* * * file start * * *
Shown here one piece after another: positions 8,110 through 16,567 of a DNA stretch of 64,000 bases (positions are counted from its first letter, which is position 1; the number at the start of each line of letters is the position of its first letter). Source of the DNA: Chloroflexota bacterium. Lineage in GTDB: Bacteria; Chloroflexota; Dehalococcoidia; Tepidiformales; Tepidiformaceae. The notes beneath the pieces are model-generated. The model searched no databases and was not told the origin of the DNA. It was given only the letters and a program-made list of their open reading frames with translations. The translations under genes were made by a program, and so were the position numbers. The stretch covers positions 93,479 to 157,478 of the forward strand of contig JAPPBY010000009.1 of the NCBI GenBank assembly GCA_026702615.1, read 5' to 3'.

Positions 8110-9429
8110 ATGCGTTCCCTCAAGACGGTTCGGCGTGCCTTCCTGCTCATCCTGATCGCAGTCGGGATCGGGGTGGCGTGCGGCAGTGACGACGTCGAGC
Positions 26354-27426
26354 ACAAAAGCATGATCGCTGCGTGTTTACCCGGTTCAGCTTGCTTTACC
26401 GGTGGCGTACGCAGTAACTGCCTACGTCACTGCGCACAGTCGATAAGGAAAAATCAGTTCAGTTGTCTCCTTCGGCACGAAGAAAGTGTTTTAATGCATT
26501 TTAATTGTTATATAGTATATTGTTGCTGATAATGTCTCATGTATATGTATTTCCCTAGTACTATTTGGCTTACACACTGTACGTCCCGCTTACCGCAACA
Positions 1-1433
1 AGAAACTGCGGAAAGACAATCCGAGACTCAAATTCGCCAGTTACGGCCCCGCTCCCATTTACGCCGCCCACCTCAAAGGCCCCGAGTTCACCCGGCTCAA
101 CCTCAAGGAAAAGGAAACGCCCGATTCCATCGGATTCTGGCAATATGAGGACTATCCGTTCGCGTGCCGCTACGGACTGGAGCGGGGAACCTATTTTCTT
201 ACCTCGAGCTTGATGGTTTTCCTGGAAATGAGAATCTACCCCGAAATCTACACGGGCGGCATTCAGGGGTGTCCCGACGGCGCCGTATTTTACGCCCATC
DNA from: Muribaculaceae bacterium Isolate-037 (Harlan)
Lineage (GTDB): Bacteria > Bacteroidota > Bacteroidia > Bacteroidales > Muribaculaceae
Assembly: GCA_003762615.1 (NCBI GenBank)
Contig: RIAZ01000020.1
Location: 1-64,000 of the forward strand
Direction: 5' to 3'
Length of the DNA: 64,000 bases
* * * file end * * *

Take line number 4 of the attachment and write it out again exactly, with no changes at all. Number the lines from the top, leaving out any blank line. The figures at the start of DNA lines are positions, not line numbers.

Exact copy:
Positions 26354-27426